OWC Headwaters Action Team - April 9, 2015
left to right: Jason Blackburn (Alberta Conservation Association); Lorne Fitch (Cows and Fish); Mike Wagner (Environment and Sustainable Resource Development – Forest Hydrology); Connie Simmons (OWC); Wade Aebli (Spray Lakes Sawmills); Rosemary Jones (Environment and Sustainable Development-Parks); David Green (Southern Alberta Sustainable Communities Initiative); Terry Yagos (MD Pincher Creek); Tony Bruder (Drywood-Yarrow Conservation Partnership); Bill Kovach (MD Crowsnest Pass); Jim Lynch Staunton (North Fork Grazing Association); Richard Burke (Trout Unlimited – Lethbridge). Missing: Darryl Ferguson (Crowsnest Pass Quad Squad); Carolyn Aspeslet (Castle Crown Wilderness Coalition).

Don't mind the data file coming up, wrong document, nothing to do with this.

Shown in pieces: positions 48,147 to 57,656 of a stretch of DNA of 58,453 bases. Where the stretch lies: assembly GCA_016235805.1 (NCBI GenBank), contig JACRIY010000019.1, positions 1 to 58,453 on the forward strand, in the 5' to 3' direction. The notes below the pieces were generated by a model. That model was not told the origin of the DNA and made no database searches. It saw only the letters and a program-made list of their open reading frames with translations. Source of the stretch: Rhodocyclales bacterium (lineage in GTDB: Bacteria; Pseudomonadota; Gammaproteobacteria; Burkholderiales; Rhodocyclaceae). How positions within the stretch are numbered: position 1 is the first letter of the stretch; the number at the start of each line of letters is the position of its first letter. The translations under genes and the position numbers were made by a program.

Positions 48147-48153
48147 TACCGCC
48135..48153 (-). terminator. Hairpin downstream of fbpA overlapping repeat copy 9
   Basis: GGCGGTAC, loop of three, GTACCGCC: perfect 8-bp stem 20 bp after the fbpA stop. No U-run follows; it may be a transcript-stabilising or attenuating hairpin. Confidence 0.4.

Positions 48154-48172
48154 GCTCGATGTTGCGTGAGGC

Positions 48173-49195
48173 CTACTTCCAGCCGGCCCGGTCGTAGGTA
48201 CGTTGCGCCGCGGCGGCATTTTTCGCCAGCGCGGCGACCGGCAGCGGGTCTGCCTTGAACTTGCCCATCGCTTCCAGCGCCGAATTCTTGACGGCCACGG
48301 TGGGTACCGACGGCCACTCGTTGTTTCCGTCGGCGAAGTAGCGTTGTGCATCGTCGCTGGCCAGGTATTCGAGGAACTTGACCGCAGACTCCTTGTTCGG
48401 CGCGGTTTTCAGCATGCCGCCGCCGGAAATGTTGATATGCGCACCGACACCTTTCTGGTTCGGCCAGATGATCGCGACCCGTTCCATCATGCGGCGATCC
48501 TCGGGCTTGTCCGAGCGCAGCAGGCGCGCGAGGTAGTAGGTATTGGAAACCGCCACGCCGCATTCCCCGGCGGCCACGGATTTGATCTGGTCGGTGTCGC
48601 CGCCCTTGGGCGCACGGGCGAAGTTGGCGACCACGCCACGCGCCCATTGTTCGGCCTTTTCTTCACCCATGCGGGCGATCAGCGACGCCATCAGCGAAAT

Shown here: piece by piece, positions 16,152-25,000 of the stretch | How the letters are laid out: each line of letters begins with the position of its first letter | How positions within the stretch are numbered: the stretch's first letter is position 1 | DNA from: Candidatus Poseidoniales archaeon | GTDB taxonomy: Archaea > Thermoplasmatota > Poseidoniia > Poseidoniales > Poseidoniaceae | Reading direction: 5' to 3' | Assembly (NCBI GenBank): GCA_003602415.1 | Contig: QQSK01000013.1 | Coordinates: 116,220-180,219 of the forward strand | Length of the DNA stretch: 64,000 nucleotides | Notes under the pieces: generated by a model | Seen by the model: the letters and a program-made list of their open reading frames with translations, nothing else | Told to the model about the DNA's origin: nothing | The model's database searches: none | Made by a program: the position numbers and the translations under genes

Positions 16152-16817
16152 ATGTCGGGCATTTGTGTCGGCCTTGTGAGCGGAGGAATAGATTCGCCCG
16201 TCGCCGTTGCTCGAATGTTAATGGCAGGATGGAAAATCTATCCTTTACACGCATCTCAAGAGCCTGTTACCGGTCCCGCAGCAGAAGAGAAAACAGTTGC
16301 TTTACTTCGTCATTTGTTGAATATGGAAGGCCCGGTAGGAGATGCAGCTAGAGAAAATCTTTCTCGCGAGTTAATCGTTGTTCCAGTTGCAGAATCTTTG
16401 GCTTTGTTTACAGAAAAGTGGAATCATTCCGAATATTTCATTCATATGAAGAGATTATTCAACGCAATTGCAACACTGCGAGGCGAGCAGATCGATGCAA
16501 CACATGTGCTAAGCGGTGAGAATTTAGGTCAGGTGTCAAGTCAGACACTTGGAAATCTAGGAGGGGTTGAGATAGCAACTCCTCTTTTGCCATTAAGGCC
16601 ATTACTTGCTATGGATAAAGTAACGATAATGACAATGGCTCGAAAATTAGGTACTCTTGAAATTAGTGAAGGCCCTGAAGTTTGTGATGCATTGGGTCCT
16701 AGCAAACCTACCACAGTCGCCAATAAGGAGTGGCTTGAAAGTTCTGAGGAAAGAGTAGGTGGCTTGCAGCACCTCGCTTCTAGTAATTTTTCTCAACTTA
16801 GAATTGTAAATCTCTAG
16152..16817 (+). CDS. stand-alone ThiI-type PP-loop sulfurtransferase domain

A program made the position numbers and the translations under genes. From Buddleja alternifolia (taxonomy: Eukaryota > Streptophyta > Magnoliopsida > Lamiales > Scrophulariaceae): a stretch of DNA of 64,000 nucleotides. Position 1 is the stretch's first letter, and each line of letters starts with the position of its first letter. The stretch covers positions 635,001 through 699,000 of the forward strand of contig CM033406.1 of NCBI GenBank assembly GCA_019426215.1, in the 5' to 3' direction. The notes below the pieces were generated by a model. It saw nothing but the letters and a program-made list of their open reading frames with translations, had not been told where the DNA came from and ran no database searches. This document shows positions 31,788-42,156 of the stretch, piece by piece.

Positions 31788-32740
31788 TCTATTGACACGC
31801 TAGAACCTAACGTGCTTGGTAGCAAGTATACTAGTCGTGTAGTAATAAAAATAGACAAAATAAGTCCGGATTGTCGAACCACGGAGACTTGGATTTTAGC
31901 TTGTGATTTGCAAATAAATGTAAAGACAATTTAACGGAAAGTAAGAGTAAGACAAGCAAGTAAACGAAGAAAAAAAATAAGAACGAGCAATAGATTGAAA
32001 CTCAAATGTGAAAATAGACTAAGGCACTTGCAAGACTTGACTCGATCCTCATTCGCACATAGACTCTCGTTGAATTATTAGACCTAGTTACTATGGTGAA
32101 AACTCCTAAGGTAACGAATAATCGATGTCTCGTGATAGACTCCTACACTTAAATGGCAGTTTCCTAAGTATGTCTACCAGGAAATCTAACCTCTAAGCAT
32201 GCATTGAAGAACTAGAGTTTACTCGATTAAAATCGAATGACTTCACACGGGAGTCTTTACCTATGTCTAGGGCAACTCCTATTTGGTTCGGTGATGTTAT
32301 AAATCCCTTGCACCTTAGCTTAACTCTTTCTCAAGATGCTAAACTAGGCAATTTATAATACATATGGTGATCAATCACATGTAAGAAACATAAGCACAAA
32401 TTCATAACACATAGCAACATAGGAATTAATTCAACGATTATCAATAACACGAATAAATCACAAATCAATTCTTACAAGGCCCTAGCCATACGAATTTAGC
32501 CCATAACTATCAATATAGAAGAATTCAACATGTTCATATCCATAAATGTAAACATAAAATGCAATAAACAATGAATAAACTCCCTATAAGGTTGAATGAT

The Headwaters Action Team works in both an advisory and implementation capacity, within the mandates and resources available from their respective organizations. So when I look at the questions posed for Earth Day, ‘…what can I do, and how can my individual actions make a difference?’ - I see in the HAT the commitment and willingness to act stemming from connection and appreciation for the beauty, the critical ecological function as key water tower, and resources that support people and communities – all of these values, and more, are inherent to the Oldman headwaters.
To really hear what is important to the team members, it is best to hear from them on why they are putting their time and energy into action for headwaters health:
I have lived near to the Oldman River most of my life and have spent many hours fishing, and playing in it, but most of all walking along it enjoying the hugely diverse wildlife and plant life enabled and nourished by it. The headwaters is the source and the Oldman River is the lifeblood of Southern Alberta. Ted Smith – Rancher, Livingston Landowners Group, HAT member